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Concerted effort to preserve genes of traditional culture

By Deng Zhangyu | China Daily | Updated: 2018-04-06 11:28
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China is now more actively protecting its ancient villages, which had been in danger of vanishing.[Photo provided to China Daily]

With three counties housing hundreds of traditional villages starting renovation projects in March, officials and experts say China is now ushering in a new era for protection of its traditional villages.

Jinxi county in Jiangxi province has 101 ancient villages. It began a project to renovate its old houses on March 18. In February, another two counties in Yunnan province launched similar projects.

"It is the best time for protection of ancient villages, " says Li Xiaojie, former director of the State Administration of Cultural Heritage and director of China Foundation for Cultural Heritage Conservation, which set up its Saving Traditional Houses initiative two years ago to help renovate traditional houses in urgent need of repair. Each of the three counties mentioned above receives a sum of 20 million yuan ($31.82 million) from the foundation.

In terms of law, money and regulations, China is now more actively protecting its ancient villages, which had been in danger of vanishing, says Li.

Since 2012, seven ministries, including the Finance Ministry and the Housing and Urban-Rural Development Ministry, have worked together to draw up a list of traditional Chinese villages nationwide. Each village on the list has 3 million yuan for its protection. It's also not permitted for old houses with long histories to be demolished.

Many houses in these ancient villages are on the verge of collapse, however. Young people move out from old houses that are often not convenient for modern lifestyles.

"Although old houses in villages are private-owned, they make up China's cultural gene and they are the root of Chinese culture," says Li, explaining why it is important to protect the old buildings.

In 2012, the first list of traditional Chinese villages was released, covering 646 ancient villages across China, each of which had a history of hundreds of years. Many of them were built during the Ming (1368-1644) and Qing (1644-1911) dynasties.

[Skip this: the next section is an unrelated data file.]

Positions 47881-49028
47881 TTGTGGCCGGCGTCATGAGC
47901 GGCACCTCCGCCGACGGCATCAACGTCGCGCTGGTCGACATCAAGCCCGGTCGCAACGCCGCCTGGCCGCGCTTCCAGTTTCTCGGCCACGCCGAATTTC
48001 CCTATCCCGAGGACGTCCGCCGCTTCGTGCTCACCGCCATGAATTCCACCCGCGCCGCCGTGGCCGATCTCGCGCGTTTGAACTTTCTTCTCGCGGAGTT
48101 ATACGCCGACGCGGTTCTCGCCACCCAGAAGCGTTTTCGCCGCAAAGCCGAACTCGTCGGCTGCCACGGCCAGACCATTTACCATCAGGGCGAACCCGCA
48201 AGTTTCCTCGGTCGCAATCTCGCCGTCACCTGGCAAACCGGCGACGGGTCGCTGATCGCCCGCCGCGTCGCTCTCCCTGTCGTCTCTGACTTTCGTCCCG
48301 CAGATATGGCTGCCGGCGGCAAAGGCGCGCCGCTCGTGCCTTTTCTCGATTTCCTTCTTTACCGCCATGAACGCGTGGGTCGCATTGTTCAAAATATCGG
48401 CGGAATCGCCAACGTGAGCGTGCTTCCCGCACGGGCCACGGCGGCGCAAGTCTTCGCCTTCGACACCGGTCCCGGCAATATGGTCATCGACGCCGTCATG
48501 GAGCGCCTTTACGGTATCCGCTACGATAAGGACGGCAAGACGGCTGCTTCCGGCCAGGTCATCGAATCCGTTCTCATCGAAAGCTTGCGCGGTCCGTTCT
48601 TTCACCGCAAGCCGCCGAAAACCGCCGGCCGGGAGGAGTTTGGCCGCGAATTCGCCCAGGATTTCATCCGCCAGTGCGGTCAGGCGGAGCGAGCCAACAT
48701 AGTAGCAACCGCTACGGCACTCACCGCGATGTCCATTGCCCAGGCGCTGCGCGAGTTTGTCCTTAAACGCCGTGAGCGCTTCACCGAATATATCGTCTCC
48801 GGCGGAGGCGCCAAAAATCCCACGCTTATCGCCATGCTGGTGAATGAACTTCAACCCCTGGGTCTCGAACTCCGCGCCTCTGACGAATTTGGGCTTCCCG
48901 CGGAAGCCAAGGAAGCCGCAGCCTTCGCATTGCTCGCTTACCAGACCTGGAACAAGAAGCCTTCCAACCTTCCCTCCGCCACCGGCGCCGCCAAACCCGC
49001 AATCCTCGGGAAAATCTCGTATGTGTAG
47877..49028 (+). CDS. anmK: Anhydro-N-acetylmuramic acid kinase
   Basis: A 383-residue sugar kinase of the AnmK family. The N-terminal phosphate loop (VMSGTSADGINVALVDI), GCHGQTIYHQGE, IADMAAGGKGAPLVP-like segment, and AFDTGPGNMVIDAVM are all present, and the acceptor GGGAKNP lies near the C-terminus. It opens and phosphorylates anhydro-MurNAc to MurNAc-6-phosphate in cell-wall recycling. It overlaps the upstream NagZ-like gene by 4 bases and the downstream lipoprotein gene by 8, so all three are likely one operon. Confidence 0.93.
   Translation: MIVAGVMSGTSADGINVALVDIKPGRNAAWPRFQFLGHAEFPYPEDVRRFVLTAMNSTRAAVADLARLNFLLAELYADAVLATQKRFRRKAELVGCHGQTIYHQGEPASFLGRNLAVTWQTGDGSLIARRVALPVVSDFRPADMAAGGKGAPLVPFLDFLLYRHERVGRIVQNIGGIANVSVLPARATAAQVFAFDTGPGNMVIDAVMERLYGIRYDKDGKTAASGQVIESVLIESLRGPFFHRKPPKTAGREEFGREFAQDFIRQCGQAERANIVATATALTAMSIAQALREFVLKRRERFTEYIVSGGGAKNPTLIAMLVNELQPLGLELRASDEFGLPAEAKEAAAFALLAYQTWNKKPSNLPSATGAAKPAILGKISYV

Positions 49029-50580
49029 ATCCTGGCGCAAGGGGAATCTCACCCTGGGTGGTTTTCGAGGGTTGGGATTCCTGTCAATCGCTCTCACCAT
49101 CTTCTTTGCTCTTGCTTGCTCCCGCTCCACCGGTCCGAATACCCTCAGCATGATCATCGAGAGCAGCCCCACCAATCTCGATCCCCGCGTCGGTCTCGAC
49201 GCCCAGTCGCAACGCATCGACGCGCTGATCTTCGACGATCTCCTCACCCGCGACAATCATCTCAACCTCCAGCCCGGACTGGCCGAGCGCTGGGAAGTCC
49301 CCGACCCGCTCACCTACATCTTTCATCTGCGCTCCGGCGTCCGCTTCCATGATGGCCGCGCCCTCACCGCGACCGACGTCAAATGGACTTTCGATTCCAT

The list now covers more than 3,000 villages after being renewed four times. This year, it will be updated for the last time, adding more villages onto the protection list. According to Fu Qingyuan, an expert involving in updating the list, they received applications from more than 6,000 villages hoping to be on the list.

Fu says the number of application this year, was about 10 times of that in 2012, showing the strong awareness of the public about rural heritage.

"In the past five to six years, since President Xi Jinping started calling for the protection of traditional culture and heritage, more and more people have realized the importance of the old houses in villages," Fu says.

Since 2012, President Xi Jinping has promoted revitalizing Chinese traditional villages as a way to protect traditional culture on many occasions. He has also visited lots of ancient villages in rural areas.

From the central government to local authorities, many actions, regulations and money have been put into traditional village protection. However, there are still many difficulties, it is not as simple as just renovating the old houses, says Li.

"After a house is renovated, if there's no one living there, it will all have been in vain," adds Li.

Li suggests that traditional villages should find more ways to attract people to live in them.

"We should widen our eyes to find innovative ways to protect ancient villages and attract people returning to villages. The most important is to pass on our culture via these villages, " Li says.

After the houses have been renovated, most of the ancient villages turn to tourism, with the owners turning houses into homestay hotels, some of which are designed into modern style inside.

The villages try to attract tourists from cities by promoting their good natural environment, ancient houses and local culture. But other ways should also be found to revitalize these villages, so they do not become too commercialized, experts say.


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